National Oceanic and Atmospheric Administration (NOAA) scientists on Thursday said "conditions are primed" for flooding in the Plains and Midwest that "could be worse than anything we have seen in recent years."
Mary Erikson, deputy director of NOAA's National Weather Service, said the "stage is set for record flooding now through May," because river levels are already high, soil moisture is above-normal, and there is substantial snowpack in the northern Plains, The Washington Post reports.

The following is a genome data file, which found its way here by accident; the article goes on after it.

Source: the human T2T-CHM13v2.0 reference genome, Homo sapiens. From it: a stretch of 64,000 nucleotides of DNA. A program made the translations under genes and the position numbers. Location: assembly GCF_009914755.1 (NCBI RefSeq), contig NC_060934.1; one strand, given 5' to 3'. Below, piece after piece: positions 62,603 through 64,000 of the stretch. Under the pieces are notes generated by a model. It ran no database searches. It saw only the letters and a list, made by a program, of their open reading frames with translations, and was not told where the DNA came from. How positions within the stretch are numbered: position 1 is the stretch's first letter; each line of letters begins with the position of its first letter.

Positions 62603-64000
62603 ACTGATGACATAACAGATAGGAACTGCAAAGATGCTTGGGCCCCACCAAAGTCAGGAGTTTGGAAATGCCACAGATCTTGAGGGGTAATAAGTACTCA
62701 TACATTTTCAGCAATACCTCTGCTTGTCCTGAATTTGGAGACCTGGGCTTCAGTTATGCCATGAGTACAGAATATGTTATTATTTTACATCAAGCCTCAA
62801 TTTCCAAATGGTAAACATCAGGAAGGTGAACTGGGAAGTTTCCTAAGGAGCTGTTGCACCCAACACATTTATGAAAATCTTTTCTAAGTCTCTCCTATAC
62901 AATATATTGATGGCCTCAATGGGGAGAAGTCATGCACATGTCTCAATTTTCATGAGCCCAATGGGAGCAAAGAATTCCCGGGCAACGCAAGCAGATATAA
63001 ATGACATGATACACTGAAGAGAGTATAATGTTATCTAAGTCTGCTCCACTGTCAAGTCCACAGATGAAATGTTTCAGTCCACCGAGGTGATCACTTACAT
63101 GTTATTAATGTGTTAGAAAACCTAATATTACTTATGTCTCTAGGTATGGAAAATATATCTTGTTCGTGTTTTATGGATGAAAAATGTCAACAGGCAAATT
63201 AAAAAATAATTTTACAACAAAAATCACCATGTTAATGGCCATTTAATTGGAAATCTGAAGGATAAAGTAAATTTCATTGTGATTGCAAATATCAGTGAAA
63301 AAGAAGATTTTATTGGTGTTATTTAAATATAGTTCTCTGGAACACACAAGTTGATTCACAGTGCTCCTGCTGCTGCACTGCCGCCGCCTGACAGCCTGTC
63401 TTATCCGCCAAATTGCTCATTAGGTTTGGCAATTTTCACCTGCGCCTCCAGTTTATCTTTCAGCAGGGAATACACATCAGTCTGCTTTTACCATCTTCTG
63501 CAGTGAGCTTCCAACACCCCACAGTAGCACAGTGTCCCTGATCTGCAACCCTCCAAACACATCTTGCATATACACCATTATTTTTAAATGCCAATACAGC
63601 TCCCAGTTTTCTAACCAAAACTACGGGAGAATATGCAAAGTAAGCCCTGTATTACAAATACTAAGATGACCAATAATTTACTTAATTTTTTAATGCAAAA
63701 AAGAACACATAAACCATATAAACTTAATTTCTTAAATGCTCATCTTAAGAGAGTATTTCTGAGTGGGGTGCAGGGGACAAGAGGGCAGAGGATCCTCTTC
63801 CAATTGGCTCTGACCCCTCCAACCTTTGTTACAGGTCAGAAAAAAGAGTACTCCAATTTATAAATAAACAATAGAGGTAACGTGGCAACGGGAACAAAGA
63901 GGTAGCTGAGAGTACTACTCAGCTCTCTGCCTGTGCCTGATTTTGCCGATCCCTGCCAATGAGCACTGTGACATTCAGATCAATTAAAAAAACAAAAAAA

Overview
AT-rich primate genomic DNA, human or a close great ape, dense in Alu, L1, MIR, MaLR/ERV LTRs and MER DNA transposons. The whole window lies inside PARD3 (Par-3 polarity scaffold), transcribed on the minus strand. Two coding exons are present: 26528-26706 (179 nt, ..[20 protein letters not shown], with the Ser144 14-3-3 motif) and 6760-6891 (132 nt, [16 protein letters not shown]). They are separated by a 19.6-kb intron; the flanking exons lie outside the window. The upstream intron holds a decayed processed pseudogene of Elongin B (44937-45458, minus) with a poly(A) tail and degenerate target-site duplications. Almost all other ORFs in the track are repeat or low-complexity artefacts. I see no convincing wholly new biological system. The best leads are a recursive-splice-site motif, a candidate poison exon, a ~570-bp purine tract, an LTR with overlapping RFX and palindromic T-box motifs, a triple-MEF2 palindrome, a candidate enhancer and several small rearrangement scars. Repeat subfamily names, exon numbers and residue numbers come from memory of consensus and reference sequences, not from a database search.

This week, there was deadly flooding in Nebraska and Missouri, and that could be just "a preview" of what might happen this spring. "This is potentially an unprecedented flood season," said Edward Clark, director of NOAA's National Weather Center. "It may become more dire in the coming weeks." The NOAA's spring flood outlook has 200 million Americans at risk, primarily those living near the upper, middle, and lower Mississippi River basins; the Great Lakes; as well as the eastern Missouri, lower Ohio, lower Cumberland, and Tennessee River basins.